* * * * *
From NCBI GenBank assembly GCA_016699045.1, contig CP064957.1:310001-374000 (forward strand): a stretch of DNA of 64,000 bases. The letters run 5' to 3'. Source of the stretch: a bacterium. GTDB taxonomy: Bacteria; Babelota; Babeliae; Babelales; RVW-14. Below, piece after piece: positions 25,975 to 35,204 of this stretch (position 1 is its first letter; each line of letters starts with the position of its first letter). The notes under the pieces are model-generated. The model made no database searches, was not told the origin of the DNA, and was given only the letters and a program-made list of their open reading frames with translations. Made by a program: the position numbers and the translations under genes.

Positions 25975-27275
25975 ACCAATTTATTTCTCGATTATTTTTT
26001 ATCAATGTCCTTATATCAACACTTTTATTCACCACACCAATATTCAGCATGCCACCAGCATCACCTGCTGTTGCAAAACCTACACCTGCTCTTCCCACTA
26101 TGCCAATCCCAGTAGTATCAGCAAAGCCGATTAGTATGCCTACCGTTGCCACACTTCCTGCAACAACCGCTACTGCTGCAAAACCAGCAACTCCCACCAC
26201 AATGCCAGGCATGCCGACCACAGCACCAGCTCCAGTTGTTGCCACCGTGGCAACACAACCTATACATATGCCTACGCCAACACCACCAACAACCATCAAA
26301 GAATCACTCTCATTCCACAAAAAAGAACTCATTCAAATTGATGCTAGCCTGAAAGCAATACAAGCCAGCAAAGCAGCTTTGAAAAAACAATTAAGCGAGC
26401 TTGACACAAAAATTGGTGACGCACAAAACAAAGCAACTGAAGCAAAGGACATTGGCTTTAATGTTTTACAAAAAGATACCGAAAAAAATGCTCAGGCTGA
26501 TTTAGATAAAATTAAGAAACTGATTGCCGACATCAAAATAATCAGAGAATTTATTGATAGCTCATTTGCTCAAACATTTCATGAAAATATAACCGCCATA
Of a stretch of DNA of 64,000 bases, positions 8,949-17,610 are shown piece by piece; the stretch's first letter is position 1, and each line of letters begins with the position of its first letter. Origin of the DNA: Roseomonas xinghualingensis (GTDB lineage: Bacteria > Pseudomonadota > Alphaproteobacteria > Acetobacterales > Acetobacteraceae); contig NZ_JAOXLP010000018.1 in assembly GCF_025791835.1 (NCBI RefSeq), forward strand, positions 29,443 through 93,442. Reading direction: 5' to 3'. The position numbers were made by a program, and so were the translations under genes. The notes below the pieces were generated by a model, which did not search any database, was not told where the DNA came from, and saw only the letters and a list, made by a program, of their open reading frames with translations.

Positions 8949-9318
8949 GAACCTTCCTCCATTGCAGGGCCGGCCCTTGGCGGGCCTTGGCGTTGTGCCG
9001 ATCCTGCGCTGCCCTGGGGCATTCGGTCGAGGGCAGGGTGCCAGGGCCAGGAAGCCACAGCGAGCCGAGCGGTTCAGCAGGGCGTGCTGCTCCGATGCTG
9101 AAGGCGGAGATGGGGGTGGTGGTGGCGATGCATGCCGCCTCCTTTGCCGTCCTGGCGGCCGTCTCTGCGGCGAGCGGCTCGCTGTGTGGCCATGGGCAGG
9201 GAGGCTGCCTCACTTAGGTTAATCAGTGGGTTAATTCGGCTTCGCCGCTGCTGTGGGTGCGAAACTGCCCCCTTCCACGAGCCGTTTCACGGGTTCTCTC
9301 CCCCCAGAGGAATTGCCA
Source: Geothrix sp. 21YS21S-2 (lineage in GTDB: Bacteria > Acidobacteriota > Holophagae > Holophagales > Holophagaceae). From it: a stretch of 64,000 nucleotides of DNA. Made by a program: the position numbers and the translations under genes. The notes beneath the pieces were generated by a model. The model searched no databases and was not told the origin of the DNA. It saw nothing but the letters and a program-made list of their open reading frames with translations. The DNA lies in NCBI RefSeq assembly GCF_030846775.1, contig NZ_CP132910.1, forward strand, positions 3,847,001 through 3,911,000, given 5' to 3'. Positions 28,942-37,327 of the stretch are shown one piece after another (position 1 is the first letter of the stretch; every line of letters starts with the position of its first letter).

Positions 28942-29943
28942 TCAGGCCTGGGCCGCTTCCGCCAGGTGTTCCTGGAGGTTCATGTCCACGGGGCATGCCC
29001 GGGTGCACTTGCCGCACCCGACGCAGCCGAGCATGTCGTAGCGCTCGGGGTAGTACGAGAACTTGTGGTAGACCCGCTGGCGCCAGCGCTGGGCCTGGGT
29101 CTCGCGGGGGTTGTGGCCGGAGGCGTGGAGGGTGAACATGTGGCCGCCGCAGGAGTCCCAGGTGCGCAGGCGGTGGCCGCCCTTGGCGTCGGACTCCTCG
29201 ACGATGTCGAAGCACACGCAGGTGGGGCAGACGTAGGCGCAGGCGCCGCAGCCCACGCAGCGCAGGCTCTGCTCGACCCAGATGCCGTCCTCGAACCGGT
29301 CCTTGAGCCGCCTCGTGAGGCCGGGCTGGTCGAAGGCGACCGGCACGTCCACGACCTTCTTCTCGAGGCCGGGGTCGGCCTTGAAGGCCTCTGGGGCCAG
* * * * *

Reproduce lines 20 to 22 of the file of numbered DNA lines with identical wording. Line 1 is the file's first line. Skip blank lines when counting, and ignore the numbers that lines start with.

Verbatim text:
29001 GGGTGCACTTGCCGCACCCGACGCAGCCGAGCATGTCGTAGCGCTCGGGGTAGTACGAGAACTTGTGGTAGACCCGCTGGCGCCAGCGCTGGGCCTGGGT
29101 CTCGCGGGGGTTGTGGCCGGAGGCGTGGAGGGTGAACATGTGGCCGCCGCAGGAGTCCCAGGTGCGCAGGCGGTGGCCGCCCTTGGCGTCGGACTCCTCG
29201 ACGATGTCGAAGCACACGCAGGTGGGGCAGACGTAGGCGCAGGCGCCGCAGCCCACGCAGCGCAGGCTCTGCTCGACCCAGATGCCGTCCTCGAACCGGT